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  • Shaun Yeo

Cabo de Palos - Spain


When someone mentioned to me in the dive club “Cabo de Palos” in Spain and that they were going on their annual dive trip to here in June, the first thing that came to my mind was, “where exactly is this place, and why have I not heard of it before”. Well it turned out to be one of the best places I have dived, just a few hours up the coast in Spain from where we live!

The BSAC club I belong to, travel to Cabo de Palos annually in June, sometimes more than once a year. It is a 5 hour drive from Gibraltar, and I soon found myself leaving work and heading straight to here one afternoon in June. The place is off the beaten track, hidden away from largely populated cities. It almost felt like if I had travelled back in time to the 1980’s.

We used a dive centre called Planeta Azul. We did two dives most days. The diving was mostly on large sea mounts, some raising up as much as 50 metres off the seabed. The area is a protected Marine Nature Reserve. Here we found large shoals of barracudas circling the top of the mounts, and everywhere we looked, there was a massive grouper. Hundreds of them everywhere! I have never seen nothing like this before. To think of all those times I have heard the rumours; “the Mediterranean is dead”, well this showed a completely different story.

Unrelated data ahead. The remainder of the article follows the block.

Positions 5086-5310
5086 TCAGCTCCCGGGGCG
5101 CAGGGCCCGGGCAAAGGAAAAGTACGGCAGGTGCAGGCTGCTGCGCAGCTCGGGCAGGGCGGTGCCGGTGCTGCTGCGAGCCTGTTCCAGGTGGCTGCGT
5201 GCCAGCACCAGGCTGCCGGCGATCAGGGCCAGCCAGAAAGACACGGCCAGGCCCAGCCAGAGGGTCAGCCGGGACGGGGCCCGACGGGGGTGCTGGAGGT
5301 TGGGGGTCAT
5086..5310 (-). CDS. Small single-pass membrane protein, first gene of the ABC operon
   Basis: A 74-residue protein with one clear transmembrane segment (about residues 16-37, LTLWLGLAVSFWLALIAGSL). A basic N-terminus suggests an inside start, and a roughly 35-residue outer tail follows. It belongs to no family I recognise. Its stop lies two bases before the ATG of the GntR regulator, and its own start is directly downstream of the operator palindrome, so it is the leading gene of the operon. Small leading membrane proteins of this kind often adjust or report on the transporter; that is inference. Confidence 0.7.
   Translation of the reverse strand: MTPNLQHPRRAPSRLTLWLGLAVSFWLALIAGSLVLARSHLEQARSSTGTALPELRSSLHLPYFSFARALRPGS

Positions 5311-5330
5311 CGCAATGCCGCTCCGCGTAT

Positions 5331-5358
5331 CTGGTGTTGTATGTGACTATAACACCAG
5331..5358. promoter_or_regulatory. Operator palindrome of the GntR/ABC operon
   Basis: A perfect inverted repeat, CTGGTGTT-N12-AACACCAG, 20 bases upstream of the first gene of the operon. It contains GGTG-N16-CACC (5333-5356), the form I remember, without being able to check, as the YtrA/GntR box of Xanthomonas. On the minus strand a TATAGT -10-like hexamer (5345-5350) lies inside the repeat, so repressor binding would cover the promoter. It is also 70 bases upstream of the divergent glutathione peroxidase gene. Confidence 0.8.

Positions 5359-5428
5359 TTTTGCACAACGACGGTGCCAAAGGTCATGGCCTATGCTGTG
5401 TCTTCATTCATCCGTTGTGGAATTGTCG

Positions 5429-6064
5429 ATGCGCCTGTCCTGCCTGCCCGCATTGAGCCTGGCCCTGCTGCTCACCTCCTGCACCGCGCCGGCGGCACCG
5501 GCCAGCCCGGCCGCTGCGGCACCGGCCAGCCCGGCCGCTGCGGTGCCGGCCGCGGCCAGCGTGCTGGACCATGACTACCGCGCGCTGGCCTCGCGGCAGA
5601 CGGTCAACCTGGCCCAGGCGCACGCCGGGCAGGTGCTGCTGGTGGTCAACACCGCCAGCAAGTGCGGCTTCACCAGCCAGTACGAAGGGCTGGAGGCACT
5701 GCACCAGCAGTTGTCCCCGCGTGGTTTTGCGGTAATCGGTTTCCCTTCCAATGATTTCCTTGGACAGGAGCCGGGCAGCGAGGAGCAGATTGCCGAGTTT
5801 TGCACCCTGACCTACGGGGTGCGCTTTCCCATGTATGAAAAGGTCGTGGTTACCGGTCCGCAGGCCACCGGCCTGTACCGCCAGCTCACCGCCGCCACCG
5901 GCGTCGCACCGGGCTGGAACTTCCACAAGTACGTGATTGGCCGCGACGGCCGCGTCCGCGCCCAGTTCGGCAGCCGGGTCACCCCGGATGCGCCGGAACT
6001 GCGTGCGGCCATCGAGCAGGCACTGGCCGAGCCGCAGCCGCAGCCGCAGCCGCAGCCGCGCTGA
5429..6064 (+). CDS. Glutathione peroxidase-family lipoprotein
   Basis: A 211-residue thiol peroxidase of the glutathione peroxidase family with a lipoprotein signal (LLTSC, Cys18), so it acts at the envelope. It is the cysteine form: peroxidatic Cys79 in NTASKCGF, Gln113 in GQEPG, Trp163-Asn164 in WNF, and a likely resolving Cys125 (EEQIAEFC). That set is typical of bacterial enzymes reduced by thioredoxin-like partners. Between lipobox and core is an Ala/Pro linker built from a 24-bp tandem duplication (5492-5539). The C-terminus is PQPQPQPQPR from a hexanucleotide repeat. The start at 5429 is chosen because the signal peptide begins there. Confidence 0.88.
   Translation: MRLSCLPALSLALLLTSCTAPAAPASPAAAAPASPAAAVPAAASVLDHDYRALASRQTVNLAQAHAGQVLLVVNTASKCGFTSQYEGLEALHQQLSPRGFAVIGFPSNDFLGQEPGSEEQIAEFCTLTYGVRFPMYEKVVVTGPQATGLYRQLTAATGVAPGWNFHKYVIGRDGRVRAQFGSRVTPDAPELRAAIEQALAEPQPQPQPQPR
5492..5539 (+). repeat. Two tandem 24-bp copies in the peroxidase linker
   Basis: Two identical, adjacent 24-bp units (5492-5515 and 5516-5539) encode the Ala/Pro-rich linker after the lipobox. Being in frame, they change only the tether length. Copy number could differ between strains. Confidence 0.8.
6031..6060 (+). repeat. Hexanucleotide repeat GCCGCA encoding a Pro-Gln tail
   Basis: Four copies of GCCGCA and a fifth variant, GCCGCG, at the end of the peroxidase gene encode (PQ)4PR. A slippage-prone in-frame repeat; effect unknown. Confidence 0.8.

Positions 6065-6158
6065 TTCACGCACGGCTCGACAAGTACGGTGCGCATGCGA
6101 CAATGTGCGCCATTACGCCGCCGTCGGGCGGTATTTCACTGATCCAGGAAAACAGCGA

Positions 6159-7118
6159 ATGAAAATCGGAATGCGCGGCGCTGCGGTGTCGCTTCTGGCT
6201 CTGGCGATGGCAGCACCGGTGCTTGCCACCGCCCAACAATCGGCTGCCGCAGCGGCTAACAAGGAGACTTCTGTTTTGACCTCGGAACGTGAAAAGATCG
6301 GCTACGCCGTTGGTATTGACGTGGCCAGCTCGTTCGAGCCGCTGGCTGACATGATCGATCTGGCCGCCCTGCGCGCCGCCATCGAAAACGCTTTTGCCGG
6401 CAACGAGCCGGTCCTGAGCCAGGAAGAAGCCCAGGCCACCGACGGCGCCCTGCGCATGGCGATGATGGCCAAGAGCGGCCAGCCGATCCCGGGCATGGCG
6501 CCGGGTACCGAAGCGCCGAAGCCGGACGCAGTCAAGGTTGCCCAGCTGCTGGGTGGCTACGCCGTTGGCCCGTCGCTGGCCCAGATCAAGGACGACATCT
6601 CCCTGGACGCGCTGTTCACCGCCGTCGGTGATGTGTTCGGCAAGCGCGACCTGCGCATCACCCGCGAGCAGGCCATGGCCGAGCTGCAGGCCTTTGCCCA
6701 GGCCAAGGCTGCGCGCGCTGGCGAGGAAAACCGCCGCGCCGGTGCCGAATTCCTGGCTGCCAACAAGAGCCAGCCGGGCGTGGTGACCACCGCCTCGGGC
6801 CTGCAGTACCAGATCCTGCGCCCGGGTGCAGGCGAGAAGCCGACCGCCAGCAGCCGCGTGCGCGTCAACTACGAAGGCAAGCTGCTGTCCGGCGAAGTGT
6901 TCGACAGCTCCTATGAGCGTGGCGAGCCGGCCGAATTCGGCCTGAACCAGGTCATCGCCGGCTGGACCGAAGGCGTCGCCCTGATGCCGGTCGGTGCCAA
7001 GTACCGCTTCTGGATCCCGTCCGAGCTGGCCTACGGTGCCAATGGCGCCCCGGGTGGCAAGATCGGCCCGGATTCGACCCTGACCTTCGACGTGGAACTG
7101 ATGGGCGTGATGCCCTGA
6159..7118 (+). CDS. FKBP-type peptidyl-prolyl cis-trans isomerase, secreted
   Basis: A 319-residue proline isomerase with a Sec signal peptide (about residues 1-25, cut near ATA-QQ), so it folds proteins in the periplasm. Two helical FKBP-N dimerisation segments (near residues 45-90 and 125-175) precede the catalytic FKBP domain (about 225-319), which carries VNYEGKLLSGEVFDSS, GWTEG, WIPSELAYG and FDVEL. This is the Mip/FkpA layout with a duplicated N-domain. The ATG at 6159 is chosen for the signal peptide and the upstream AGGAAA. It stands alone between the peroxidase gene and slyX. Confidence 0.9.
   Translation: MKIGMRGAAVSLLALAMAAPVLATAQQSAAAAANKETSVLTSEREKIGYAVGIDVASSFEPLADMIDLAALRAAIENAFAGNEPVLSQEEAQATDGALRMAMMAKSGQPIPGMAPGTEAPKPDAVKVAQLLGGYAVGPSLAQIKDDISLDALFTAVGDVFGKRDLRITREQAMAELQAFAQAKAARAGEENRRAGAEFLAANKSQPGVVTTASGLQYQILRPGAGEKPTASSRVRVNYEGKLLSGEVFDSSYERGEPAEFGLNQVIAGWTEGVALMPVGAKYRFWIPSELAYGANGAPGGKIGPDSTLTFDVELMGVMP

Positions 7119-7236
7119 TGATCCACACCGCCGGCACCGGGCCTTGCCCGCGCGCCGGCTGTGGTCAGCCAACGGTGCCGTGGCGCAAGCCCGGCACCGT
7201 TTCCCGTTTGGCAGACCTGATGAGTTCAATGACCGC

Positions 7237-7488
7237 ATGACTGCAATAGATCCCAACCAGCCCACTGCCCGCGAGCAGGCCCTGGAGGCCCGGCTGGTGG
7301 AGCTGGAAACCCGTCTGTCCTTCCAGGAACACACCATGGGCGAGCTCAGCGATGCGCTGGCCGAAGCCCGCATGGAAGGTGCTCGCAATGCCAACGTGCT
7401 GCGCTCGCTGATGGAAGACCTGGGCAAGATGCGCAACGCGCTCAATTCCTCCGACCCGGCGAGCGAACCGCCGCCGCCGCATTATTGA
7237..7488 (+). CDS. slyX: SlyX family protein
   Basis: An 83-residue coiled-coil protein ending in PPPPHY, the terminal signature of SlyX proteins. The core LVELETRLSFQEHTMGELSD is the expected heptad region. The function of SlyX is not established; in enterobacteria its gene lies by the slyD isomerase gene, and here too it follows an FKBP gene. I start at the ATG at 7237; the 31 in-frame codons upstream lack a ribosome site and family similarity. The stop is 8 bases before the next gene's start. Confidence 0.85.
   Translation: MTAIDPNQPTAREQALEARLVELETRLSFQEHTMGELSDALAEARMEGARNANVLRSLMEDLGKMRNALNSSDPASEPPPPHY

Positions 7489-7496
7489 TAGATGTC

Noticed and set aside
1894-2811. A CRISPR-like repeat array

There was a fairly good size wreck called the “El Naranjito” which we also dived. I love wrecks! She lies in 42m on her deepest point. We also got the chance to do a larger wreck, which was 1 hour away by boat. She is called “El Carbonero” and lies in 45 metres of water. Unfortunately the visibility was very poor that day and if it wouldn’t have been for by powerful strobes firing of my camera, we wouldn’t have seen the wreck at all!

To sum the trip up, it was an amazing place I had discovered, and I planned on coming back again this year to try “El Carbonero” wreck again and also some other mounts and wrecks we were not able to do this time round.

#Spain #CabodePalos

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